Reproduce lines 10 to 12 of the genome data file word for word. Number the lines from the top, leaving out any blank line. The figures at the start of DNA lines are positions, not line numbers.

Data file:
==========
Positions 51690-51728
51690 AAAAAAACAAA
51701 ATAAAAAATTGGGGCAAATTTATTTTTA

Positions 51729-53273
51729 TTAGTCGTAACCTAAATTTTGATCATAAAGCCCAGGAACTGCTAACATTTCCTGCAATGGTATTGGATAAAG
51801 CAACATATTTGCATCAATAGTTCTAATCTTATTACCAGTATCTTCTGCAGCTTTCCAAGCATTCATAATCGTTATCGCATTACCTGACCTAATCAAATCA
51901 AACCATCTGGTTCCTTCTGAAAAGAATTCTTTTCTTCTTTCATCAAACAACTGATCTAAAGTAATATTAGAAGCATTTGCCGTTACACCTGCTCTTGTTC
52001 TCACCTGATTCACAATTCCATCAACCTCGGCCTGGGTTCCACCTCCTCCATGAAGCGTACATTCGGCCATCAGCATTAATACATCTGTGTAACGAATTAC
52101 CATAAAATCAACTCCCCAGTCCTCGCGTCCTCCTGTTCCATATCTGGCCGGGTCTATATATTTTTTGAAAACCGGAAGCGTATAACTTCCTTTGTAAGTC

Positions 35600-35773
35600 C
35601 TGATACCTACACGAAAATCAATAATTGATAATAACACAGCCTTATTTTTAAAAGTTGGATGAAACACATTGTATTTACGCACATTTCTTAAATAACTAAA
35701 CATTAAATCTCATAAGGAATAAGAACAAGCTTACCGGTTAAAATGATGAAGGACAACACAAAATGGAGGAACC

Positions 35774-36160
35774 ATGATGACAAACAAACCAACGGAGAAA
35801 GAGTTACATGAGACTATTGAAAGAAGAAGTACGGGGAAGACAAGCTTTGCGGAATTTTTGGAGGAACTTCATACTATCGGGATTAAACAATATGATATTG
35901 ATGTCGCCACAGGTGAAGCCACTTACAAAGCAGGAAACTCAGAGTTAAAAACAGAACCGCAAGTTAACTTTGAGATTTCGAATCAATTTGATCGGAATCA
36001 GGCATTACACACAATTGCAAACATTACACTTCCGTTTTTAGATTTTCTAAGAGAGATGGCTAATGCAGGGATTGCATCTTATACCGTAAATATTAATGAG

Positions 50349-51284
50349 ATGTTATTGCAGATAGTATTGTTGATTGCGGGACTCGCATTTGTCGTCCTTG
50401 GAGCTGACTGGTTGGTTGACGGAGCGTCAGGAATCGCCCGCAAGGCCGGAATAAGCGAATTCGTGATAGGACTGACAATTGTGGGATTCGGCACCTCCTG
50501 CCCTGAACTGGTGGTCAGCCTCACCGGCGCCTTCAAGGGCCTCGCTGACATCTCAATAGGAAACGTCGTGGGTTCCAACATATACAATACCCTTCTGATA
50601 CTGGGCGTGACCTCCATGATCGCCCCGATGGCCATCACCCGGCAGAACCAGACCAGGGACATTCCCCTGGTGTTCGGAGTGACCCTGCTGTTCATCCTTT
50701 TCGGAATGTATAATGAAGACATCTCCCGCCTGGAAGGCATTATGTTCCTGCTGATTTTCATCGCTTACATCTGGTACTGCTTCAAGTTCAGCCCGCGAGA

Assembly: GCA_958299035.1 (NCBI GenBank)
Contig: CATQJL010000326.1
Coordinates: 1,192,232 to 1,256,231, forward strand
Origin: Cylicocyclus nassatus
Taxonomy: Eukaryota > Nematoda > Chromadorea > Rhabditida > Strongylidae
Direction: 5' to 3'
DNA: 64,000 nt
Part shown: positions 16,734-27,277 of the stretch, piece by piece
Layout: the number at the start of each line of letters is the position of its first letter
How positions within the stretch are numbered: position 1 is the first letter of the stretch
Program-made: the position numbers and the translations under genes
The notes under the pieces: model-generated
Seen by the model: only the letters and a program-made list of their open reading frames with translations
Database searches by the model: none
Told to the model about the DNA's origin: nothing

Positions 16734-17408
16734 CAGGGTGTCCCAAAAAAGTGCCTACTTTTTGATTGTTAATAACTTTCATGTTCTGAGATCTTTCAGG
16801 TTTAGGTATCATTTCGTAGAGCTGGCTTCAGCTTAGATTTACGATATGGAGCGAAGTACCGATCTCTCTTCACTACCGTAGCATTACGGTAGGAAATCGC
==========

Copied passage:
Positions 35600-35773
35600 C
35601 TGATACCTACACGAAAATCAATAATTGATAATAACACAGCCTTATTTTTAAAAGTTGGATGAAACACATTGTATTTACGCACATTTCTTAAATAACTAAA